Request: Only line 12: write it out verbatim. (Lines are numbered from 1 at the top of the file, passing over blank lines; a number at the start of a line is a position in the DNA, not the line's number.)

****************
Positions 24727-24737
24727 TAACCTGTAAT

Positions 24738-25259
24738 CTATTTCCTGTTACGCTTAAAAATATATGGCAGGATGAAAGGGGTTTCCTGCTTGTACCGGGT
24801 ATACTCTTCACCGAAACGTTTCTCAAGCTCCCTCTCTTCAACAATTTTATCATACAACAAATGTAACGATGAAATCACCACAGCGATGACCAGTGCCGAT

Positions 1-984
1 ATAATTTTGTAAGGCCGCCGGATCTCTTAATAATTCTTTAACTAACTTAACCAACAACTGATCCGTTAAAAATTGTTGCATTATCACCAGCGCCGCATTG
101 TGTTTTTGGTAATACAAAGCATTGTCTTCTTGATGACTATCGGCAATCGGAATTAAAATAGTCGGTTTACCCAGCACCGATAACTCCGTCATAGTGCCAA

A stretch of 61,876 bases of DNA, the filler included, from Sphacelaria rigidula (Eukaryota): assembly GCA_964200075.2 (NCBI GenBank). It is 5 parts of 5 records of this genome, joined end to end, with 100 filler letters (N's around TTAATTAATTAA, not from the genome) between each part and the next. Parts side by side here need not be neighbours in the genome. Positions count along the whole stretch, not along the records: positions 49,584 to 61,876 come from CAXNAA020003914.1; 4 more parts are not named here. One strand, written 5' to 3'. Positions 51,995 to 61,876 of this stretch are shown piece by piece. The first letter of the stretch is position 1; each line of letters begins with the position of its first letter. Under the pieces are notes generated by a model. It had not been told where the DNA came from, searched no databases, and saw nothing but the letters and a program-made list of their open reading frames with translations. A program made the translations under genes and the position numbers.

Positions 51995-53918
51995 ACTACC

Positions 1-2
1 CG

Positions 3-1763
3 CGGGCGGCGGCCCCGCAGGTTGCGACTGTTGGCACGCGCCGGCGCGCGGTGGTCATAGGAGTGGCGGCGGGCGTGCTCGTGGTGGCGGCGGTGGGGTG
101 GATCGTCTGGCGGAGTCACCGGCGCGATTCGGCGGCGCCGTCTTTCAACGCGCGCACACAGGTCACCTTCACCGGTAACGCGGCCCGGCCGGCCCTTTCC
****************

Positions 1-2